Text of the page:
Noisy Neighbours? No Problem…..
We all know what its like living with neighbours who cause a issue with noise. Be it noisy children up until all hours or the unwanted party tenants who decide that one weekend they are going to invite half of Bournemouth round for a shindig. This can be a common issue for long term tenants and owners living in busy blocks or in popular areas. So how do you go about the polite but firm way of dealing with this?
We have some steps for getting those nuisance neighbours on side and living harmoniously together (well we hope!)
- Try to solve the problem by talking with them first. If you do not feel comfortable enough face to face then a polite note through the door explaining you don’t mind them having the odd party now and again but if they could kindly keep the noise after say 11pm to a total minimum. Unfortunately, we do live in a day and age where some people cannot be negotiated with, and it may end up with a door in your face. But…you tried…the nice way.
- Contact your neighbours landlord. It may not always be easy to find out because it may be through a letting agent, private landlord or housing association. However, for example, if you happen to live in a block of flats, you should have a board of directors or block committee you can go to and at least express your concerns with them with full discretion. They will have a list of all owners in the block and be able to contact the landlord.
- You can ask your local council for help if the neighbour dispute involves an activity that is damaging to health or a nuisance. This is known as a ‘statutory nuisance’. Your council has a duty to investigate any statutory nuisance. This includes;
- noise (including loud music and barking dogs)
- artificial light (except street lamps)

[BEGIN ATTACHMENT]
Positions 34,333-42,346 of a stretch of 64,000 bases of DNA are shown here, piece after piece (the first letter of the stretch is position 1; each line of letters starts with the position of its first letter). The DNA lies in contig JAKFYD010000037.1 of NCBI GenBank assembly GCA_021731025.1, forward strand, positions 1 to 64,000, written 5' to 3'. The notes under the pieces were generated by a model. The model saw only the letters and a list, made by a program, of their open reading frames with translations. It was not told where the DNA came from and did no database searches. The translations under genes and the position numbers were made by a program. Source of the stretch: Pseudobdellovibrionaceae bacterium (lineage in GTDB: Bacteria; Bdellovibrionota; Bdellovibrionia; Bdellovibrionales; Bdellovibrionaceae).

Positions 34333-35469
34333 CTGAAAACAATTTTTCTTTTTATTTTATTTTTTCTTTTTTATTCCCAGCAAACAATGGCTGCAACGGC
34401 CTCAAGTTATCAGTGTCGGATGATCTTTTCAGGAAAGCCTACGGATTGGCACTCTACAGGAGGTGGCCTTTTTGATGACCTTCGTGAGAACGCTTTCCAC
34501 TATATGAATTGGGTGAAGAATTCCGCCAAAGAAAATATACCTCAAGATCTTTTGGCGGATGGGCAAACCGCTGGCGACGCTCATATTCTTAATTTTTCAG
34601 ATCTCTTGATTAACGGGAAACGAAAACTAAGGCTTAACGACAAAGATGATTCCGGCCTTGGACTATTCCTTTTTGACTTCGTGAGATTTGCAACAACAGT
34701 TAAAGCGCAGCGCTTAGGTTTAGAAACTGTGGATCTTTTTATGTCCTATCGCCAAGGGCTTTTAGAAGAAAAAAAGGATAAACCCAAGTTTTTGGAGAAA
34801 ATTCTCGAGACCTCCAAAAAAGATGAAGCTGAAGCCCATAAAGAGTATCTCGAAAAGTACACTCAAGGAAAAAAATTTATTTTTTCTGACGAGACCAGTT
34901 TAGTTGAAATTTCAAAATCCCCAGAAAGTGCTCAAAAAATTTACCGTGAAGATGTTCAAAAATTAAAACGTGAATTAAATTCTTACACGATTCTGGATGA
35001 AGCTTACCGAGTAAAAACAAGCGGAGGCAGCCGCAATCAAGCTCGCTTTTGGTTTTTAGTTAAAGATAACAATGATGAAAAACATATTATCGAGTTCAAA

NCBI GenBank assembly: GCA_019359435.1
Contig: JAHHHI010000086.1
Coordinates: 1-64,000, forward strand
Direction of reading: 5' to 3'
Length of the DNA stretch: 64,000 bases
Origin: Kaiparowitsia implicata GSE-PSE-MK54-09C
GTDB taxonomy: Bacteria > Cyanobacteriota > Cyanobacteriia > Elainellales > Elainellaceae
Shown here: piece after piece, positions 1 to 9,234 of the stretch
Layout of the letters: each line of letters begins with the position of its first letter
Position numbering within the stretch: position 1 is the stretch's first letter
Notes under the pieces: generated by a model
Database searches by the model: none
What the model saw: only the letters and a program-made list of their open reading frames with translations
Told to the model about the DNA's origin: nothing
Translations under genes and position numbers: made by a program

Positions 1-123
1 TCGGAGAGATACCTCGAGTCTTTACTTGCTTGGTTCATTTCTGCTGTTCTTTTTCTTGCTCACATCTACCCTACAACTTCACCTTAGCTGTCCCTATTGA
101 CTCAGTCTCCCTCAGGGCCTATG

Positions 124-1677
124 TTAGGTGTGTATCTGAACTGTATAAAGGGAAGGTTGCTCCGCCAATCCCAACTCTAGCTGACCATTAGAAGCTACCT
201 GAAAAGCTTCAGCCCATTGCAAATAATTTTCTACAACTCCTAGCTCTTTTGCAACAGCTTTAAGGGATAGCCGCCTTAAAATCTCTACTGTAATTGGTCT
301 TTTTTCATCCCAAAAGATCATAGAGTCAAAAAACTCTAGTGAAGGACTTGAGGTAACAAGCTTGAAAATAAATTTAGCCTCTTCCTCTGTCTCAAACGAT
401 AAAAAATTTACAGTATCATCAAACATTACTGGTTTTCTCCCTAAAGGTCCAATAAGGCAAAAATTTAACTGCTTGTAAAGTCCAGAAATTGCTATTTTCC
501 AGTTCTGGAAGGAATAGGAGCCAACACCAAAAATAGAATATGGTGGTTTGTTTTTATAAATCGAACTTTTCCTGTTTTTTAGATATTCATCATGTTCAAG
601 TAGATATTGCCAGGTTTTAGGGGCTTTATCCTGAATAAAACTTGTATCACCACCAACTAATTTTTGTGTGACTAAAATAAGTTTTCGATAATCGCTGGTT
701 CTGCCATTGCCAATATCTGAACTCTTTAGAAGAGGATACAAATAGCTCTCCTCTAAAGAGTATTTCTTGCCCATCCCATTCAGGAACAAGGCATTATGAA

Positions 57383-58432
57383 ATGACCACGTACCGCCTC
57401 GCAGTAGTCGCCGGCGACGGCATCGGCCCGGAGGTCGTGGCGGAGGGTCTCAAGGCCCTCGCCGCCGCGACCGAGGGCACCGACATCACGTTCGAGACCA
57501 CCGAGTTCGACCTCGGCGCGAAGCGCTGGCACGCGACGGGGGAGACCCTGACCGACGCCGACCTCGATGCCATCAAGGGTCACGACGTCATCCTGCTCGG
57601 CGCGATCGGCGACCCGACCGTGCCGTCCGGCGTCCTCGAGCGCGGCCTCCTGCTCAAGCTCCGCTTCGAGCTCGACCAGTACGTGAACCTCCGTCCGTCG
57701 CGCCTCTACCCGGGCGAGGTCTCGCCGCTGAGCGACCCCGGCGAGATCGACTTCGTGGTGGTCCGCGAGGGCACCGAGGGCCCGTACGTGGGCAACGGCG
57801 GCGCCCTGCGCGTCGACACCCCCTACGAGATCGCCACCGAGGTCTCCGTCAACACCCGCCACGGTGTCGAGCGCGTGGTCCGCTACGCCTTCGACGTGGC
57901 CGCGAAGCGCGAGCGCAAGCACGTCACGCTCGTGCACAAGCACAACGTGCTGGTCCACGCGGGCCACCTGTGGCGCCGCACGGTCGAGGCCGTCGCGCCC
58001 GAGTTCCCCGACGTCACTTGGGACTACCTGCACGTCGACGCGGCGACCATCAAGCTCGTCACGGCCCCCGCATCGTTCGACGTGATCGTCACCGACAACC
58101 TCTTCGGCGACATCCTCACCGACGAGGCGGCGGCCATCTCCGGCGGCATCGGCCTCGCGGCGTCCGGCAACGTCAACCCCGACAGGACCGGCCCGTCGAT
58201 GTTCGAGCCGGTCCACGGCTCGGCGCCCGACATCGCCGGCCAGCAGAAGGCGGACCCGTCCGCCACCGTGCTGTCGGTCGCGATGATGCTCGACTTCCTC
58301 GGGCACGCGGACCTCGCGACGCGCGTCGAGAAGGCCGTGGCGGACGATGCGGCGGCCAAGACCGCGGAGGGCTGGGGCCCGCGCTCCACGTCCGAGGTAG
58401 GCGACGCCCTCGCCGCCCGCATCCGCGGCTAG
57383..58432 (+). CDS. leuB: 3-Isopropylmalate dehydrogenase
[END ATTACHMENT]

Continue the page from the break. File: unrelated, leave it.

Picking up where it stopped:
- dust, steam, smell or insects from business premises
- smoke, fumes or gases
- a build-up of rubbish that could harm health
4. Another option would be to contact the police. It is totally ok to do so if the neighbours were now getting abusive, aggressive or even physically violent. Some cases the tenants are not only breaking a tenancy agreement but now breaking the law with any other behaviours that are not tolerated. If all else fails, you can take legal action against a neighbour. Taking someone to court can be expensive so it should be your last resort if nothing else works. There may be court fees and you may have to pay a solicitor. We would advise though it is best where possible to avoid that level of action, for the sake of neighbourhood relations, to avoid disputes with neighbours and to maintain social cohesion in general. You may still have to live next door to them indefinitely.
DONT EVER FEEL INTIMIDATED IN YOUR OWN HOME
DO SPEAK TO SOMEONE, DONT SUFFER
MAKE NOTES OF NOISE DISTURBANCE AND IF IT IS THAT LOUD…RECORD IT!
DONT LOOSE YOUR COOL, BE THE BIGGER PERSON AND BE POLITE
DONT RETALIATE WITH SIMILAR BEHAVIOUR…THEY WILL JUST COMPLAIN ABOUT YOU THEN!
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